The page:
Many libraries have a movie license to show films at library programs. Here are some ways to add movie showings to library programs to get the most benefit from the money spent for your movie license. Some of these ideas are my own, and some were adapted from a PUBYAC listserv compilation posted by Emily E. Bacon of the Kanawha County Library.
If your library is interested in purchasing a movie license, there are two major companies that provide this service. They are Movie Licensing USA: http://www.movlic.com/ and the Motion Picture Licensing Corporation: http://www.mplc.org/. Go to their websites for information on how to obtain a license, costs, movie titles covered under that company’s license, and more. Both companies list great resource material on their sites, from publicity ideas to checklists for library programming.
Even though families can obtain DVDs from the library, or from Netflix, people still enjoy watching a movie together as a community event. Sell refreshments as a way to offset some of the costs, and to make it more like a “real” movie theatre event (the Friends of the Library may want to do this as a fundraiser).
Show eight minute Scholastic/Weston Woods videos at the end of Preschool or Family Storytimes. You can do this during the craft and toy playtimes, for older siblings who have attended. See http://westonwoods.scholastic.com/products/westonwoods/ for the DVDs available.
For your tween or teen book discussion clubs, show a film based on the book everyone has read for that month’s meeting.
For tween book clubs, you might show the following films:
How to Train Your Dragon
The Adventures of Tin Tin
Diary of a Wimpy Kid
Mr. Popper’s Penguins
Ramona and Beezus
The Chronicles of Narnia
Percy Jackson and the Olympians
Because of Winn Dixie
City of Ember
Charlie and the Chocolate Factory
Bridge to Terebithia
Legend of the Guardians: the Owls of Ga’Hoole
Teen book clubs would enjoy:
The Hunger Games
Harry Potter and the Deathly Hallows
The Chronicles of Narnia
Secret Life of Bees
Cheaper by the Dozen
The Call of the Wild
Blood and Chocolate
Holiday vacation movie showings can be an easy way to draw in a wide age range, and remind families to use the library when school is not in session. Movie theatres are packed when school is out, and libraries can draw an equally enthusiastic crowd. Try some of these films:
Abbott and Costello Meet Frankenstein
Classic Universal versions of Frankenstein, Bride of Frankenstein, and Dracula
The Santa Clause
Jingle All the Way
A Christmas Story
Gnomeo and Juliet
Secret of the Wings (Tinkerbell)
Dr. Seuss’s The Lorax
Summer vacation is also a great time to show movies. Schedule films at different days and times to see when you draw the largest crowd. Saturday matinees are a natural, but you might also see a big turnout on a weeknight, when parents are home from work and seeking fun and free things to do with their kids.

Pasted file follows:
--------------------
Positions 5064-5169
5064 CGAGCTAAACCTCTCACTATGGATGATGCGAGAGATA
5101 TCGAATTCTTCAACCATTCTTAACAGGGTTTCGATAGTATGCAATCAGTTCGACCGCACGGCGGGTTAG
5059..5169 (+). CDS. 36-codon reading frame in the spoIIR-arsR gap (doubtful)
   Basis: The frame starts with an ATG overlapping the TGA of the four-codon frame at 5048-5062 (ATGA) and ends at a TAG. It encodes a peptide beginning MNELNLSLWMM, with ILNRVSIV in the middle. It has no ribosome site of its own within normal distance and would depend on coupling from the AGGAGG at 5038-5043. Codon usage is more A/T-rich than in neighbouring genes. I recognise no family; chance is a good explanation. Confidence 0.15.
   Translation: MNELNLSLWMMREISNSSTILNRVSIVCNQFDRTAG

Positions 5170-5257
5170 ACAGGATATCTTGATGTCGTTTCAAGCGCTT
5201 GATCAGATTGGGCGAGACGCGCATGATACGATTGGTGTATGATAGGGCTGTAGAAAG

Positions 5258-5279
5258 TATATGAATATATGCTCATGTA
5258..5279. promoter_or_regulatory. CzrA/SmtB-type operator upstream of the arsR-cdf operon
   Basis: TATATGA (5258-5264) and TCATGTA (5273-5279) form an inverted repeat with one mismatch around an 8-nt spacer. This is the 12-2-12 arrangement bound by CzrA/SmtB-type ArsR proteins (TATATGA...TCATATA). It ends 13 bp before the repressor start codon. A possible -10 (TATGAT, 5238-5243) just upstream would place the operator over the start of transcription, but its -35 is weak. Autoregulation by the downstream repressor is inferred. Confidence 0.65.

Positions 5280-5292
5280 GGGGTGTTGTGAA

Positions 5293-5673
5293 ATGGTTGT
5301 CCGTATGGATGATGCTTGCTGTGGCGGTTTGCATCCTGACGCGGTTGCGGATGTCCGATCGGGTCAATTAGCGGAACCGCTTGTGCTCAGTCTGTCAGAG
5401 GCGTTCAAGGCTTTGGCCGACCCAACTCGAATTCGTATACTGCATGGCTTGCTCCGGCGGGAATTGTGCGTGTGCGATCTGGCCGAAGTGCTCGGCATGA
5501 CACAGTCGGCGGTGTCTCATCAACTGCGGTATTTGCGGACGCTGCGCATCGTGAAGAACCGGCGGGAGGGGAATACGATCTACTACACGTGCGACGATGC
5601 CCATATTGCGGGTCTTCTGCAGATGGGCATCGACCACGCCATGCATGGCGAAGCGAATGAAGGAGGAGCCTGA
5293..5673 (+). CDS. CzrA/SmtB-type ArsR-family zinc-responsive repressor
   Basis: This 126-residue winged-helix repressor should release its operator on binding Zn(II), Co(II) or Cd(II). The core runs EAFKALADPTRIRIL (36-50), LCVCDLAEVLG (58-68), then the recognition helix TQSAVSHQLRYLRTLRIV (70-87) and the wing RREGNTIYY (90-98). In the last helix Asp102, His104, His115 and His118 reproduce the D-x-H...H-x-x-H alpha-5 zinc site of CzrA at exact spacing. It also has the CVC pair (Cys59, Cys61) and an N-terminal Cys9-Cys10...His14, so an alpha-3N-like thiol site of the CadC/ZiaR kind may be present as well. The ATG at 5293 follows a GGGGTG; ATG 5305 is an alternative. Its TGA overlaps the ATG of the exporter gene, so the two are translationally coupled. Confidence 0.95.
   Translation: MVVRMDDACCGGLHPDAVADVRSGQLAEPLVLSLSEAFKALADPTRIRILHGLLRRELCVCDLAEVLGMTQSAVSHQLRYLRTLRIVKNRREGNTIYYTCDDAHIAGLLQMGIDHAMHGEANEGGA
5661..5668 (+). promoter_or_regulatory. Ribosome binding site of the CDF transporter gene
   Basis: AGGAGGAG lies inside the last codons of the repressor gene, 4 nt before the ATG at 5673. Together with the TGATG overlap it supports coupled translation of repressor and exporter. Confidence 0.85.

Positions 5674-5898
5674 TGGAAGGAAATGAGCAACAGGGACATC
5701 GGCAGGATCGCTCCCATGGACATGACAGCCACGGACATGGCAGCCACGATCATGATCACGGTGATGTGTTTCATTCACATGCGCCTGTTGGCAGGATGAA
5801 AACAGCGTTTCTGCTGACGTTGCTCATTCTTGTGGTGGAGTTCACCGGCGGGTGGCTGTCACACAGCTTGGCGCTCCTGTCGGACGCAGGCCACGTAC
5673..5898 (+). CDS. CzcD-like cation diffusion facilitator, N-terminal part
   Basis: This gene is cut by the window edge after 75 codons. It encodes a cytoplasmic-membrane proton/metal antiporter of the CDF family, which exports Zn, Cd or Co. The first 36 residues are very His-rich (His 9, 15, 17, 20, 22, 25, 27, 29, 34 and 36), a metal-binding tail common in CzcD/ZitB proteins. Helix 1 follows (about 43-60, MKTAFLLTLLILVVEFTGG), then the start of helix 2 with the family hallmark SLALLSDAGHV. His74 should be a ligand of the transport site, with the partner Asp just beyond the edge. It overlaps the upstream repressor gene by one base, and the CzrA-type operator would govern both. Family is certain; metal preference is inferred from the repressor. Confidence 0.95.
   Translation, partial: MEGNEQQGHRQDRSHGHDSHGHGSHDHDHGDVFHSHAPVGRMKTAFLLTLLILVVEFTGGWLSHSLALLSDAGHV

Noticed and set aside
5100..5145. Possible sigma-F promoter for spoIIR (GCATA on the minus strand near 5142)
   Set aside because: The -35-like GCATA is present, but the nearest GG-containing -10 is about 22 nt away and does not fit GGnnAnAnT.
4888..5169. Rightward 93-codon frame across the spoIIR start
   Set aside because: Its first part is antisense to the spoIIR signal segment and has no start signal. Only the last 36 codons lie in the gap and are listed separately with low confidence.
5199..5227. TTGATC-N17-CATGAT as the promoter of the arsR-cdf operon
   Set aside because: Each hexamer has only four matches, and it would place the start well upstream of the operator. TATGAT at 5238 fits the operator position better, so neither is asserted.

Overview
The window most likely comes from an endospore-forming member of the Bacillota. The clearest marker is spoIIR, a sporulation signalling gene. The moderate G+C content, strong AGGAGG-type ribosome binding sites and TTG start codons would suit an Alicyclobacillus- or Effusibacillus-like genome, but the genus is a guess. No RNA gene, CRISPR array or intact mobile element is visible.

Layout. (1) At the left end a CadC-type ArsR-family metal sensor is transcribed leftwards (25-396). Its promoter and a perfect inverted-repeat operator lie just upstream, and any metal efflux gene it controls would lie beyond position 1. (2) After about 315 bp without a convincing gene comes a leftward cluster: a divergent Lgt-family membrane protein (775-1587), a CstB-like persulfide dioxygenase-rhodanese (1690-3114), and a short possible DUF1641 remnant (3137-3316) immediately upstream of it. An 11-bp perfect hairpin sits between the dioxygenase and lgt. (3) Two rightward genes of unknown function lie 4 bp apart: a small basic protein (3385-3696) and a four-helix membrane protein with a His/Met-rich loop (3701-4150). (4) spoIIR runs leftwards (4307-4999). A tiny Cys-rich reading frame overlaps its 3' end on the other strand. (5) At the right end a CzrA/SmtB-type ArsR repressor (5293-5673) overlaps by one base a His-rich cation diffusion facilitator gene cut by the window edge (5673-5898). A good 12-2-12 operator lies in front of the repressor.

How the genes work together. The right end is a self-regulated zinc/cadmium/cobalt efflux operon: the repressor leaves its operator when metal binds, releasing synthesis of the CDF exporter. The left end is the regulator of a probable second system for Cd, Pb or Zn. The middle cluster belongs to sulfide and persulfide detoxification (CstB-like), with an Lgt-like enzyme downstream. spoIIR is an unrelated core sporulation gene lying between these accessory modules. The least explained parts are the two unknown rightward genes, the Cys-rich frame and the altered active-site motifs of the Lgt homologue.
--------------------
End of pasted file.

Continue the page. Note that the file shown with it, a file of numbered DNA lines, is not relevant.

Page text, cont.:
Movies to coincide with displays: Do a movie showing that celebrates a big book display. For example, if you do a Black History Month display, show the film Red Tails, which celebrates the Tuskegee Airmen. Or show one of the films nominated for an Academy Award a week or two before the Oscar telecast, to go along with a display of film appreciation books. Another fun display could be done for “Talk Like a Pirate” day in September, to pair with a showing of the first Pirates of the Caribbean film.
Black History Month:
Remember the Titans
Akeelah and the Bee
Women’s History Month:
A League of Their Own
The Miracle Worker
Presidents (more for teens and adults):
All the President’s Men
You’re Not Elected, Charlie Brown (for kids)
Pirates of the Caribbean
Pirates Who Don’t Do Anything
The Pirates: Band of Misfits
Howl’s Moving Castle
My Neighbor Totoro
Do movie singalongs: A new, popular take on a library movie showing is to hold a “sing-along movie” event. This takes place when the library shows a movie musical on DVD, activating the DVD’s captions, so the audience can sing along during the musical numbers. Many movie musicals on DVD come with a special feature where only the lyrics show up as captions, in bold colors, so the audience knows it is time to join in. You can make it even more exciting if staff, volunteers, and even the audience dress in costumes relating to the movie.
The Sound of Music
The Wizard of Oz
Make it a Movie Party: Why show a movie at the library if DVDs can be checked out and watched at home? The communal experience of watching a movie in a group setting is one reason, and if you add elements to make a library movie program more exciting you will have an even more memorable program. Here are some fun things to do before or after the movie showing: hold a trivia contest about the movie, discuss how the movie compares to the book, make T-shirts relating to the movie, such as Team Jacob and Team Edward shirts to go with Twilight.
Classic Movies: Show some old classic movies that appeal to tweens, teens, and adults (including seniors). You can cover a genre each week over the summer, from mysteries like Maltese Falcon to musicals like Seven Brides for Seven Brothers to screwball comedies like Sullivan’s Travels. And finally, have some DVD displays on these same topics, so families can have their own film festivals at home!